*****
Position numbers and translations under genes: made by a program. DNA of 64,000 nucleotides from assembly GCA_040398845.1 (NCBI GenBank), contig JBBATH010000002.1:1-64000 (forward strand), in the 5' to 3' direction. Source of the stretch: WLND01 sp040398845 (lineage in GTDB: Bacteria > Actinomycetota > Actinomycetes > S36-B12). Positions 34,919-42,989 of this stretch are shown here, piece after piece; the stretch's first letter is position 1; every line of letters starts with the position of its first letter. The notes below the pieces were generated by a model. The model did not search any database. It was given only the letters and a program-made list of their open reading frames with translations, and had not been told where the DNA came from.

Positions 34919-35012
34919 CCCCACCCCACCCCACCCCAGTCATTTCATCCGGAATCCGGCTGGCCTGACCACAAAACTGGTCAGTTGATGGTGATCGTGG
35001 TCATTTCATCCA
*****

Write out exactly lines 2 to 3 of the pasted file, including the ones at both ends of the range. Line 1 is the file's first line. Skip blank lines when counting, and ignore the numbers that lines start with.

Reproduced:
Positions 34919-35012
34919 CCCCACCCCACCCCACCCCAGTCATTTCATCCGGAATCCGGCTGGCCTGACCACAAAACTGGTCAGTTGATGGTGATCGTGG